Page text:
Dance Base, Edinburgh
August 11, 2019
White is the colour in Monster (怪獸) by Dua Shin Te Production (大身體製造), just as it is in Dance Base’s other Taiwan Season work, Floating Flowers (浮花), although the two pieces could scarcely be any more different. A show about the monster within us all, creator Liu Yen-cheng (劉彥成) freely admits it’s an experiment. The trouble with experiments is that, like this one, they don’t always work.
A plethora of warnings outside the studio is presumably a joke since only the one about the use of smoke is remotely accurate. Yes, there is a moment of nudity, but there is nothing here that’s going to offend anyone.
Inside, all is hazy. More smoke is pumped in from time to time from what is one of the noisiest smoke machines I’ve ever heard. Deliberate? Liu Yu-fan (劉語凡) stands centre, holding a pole with a microphone attached. Always there, almost always still, faceless and in white, she’s an enigmatic presence and an important part of the work, doing much while doing little.
An inordinate amount of time is spent setting the stage, in particular shifting a screen from the floor to being hoisted on chains. If you wanted the audience to switch off, it’s hard to think of a better way of doing it. That screen is home to various, often philosophical messages. It’s not a huge leap to translate those about weather in the mountains to life in general. Those, and later ones about time, do deepen meaning, but feel heavy-handed. It’s better than the recorded text, though, which is echoey and hard to hear.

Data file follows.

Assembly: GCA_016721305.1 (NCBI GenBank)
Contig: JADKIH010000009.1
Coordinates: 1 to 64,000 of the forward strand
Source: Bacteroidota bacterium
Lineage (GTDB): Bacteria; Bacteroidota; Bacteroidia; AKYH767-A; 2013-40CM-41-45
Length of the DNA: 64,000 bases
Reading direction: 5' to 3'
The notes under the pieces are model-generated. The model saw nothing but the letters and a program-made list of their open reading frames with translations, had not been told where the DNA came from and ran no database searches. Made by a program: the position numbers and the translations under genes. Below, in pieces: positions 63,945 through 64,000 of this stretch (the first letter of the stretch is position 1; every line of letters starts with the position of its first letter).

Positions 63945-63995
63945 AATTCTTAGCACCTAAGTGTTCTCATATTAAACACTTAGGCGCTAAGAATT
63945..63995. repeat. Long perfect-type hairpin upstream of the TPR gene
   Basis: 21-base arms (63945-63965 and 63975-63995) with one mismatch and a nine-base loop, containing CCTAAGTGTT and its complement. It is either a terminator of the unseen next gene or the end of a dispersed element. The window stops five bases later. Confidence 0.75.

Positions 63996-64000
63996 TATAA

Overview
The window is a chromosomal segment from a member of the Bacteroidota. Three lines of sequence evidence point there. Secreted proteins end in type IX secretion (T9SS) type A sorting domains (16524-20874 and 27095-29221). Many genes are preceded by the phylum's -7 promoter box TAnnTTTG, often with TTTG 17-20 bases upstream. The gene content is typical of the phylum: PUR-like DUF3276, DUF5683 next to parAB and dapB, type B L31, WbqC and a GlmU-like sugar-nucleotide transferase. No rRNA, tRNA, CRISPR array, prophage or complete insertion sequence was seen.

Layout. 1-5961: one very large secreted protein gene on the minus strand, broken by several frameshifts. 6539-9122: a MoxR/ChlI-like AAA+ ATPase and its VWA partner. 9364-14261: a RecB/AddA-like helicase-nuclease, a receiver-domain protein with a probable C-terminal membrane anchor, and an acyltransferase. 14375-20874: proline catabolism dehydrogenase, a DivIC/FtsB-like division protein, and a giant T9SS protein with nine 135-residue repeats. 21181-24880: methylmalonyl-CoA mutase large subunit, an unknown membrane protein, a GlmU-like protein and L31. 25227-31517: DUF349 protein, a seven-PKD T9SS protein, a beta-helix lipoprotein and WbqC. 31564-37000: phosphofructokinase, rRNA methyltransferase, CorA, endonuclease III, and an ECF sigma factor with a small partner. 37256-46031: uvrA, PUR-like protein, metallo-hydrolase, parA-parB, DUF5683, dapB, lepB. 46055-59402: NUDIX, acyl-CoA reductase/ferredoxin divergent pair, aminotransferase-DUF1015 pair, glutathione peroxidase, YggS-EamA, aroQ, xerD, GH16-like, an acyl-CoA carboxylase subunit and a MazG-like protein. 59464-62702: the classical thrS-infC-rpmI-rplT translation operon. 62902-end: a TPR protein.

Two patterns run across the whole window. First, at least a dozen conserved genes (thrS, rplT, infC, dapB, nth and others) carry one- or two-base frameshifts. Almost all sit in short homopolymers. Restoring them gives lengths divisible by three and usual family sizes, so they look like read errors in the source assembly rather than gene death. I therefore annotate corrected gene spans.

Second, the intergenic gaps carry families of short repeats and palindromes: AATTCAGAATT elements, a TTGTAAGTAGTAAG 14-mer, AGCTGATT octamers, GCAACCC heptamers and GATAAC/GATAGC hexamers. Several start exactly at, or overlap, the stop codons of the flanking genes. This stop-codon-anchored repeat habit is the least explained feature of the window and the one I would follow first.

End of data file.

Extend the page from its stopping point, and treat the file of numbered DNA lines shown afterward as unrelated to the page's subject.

There is very little action. Liu’s training and background suggests he can actually dance, but here, when he finally moves (and boy does it take a long time coming), it looks anything but. I guess monsters within reveal themselves in different ways but this dance just feels awkward and clumsy with no feeling.
Elsewhere, there are moments of humour and irony, but all are drowned by the ponderous nature of what surrounds them. The end, a slow taking off of clothes to Saint-Saens’ Dying Swan is very effective, but by then, it’s way too late.
Monster is no doubt deeply felt by its creator, but is a show still seeking clarity and direction.
Monster is at Dance Base to August 25. Visit www.dancebase.co.uk for details and tickets.